When someone wants to do something and you manipulate him into doing the opposite, you are using a tactic called reverse psychology. Reverse psychology is especially helpful for self-centered personalities who like to argue with anyone about anything. You do not have to be a licensed mental health professional to use the principles of reverse psychology with your stubborn teenager, depressed friend, reluctant spouse or resistant co-worker.
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Agree with an oppositional person. This tactic will throw him off guard and cause him to rethink his original stance. If your spouse is telling you that they think it's girlie to do housework, for example, agree by saying: "I agree with you. I can see how insecure guys are. A guy has to protect his masculinity even if it causes hard feelings in his marriage." By agreeing with him in this way, he may start to take the opposite viewpoint --- which is what you wanted in the first place.
Take it to the next level. If someone is saying that she will never succeed, agree with her and project this idea forward into the future. You can say: "I agree with you. It is very unlikely you will meet another man ever that you can love. Are you thinking of downsizing your house because you realise you'll never have children?" By extending the idea out and to the future, she may see how ridiculous she is being and retract her original assertion.
Tell her that what she is saying would be extremely unpleasant, if it were in fact true. This tactic works well with exaggerating teenagers. If your teen says: "You are so mean --- you never let me do anything," you say, "I agree with you. I never let you do anything. No ballpark tonight, no roller-skating on the weekend with your friends. I understand." She will start to argue and eventually will have to agree that you do, in fact, give her quite a bit of freedom.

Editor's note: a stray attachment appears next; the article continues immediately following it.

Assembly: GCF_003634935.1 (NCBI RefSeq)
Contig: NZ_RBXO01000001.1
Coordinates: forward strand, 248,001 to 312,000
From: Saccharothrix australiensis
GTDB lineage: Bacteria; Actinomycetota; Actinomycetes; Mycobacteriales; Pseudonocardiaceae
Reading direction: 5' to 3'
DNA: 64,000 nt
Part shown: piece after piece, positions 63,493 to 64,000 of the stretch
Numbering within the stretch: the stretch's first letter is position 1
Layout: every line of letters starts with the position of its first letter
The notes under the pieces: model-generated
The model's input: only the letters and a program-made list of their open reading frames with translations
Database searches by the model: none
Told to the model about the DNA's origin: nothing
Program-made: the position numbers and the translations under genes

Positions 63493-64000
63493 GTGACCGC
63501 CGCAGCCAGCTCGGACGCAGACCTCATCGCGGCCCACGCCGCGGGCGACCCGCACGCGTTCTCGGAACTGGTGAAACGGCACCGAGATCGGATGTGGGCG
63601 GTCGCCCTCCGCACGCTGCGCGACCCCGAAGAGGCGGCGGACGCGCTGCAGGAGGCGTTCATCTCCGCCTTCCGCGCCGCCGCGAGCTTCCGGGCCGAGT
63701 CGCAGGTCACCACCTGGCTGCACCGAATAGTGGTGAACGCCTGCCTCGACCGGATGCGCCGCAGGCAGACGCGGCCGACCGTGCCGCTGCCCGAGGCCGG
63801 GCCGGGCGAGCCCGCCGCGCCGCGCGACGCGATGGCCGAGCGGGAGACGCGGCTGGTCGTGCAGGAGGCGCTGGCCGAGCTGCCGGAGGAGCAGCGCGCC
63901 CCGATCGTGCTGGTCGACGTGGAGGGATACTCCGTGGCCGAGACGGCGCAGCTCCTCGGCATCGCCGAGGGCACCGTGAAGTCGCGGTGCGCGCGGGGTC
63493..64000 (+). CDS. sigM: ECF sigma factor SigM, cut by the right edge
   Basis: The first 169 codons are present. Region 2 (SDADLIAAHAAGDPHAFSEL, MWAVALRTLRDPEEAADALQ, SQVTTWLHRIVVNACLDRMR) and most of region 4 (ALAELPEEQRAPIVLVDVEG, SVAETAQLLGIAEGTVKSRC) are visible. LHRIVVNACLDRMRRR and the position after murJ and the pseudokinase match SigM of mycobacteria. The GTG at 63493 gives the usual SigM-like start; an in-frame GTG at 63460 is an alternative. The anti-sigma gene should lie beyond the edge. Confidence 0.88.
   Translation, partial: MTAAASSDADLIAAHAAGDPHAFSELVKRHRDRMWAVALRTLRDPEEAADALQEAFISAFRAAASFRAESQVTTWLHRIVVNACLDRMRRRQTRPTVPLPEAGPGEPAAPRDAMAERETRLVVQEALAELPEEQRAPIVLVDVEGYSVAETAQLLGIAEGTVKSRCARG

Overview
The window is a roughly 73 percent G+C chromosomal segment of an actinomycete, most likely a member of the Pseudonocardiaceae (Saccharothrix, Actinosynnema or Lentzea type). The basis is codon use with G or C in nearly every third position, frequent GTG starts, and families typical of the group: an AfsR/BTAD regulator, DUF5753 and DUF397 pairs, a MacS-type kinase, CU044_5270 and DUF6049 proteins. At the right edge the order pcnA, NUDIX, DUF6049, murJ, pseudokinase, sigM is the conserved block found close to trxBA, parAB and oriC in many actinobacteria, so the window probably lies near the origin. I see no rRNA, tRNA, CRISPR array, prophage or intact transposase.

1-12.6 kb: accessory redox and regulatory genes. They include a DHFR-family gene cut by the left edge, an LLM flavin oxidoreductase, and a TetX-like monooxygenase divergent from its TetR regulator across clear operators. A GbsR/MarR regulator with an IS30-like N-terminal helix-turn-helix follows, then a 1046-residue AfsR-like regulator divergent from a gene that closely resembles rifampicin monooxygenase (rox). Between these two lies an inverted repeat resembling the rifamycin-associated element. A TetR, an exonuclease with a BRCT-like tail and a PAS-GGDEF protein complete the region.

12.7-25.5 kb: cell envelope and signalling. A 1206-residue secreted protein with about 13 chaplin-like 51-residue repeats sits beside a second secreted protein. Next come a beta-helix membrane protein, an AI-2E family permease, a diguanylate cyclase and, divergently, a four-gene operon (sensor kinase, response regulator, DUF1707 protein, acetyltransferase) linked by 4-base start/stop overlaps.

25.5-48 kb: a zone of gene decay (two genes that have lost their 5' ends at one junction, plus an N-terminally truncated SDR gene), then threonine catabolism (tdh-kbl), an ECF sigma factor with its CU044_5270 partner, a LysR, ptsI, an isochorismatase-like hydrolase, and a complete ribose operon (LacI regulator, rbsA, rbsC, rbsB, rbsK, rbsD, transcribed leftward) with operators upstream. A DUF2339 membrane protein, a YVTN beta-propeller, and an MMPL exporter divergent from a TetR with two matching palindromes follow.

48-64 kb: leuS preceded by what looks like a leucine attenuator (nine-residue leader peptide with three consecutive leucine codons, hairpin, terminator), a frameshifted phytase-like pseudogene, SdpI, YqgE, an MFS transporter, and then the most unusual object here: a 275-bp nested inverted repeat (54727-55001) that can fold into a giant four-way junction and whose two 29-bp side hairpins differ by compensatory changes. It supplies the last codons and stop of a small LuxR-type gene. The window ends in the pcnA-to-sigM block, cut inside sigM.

Do not say anything. This is a more sophisticated form of reverse psychology. If an employee at work starts telling you how your idea will never work, just stay silent and listen to him. He will perceive your silence as agreement and start to take an opposite view to maintain his bitter feelings toward you.
Repeat what he is saying back to him. This is the most sophisticated kind of reverse psychology that requires some practice and skill. If a customer says, "My present brand of batteries is fine," and you want him to buy your batteries instead, do not argue with him. Instead, repeat back to him what he has just said, raising your voice a half-inflection higher at the end of the sentence, so the statement becomes a question. You respond back: "Your present batteries are fine?" If you want to make the point even more strongly, try raising your eyebrows a bit when you say this. This tactic makes it look like you are agreeing with the person, but at the same time you are telling him in a very subtle way how foolish he's being. He may soon convince himself that he wants your batteries instead.
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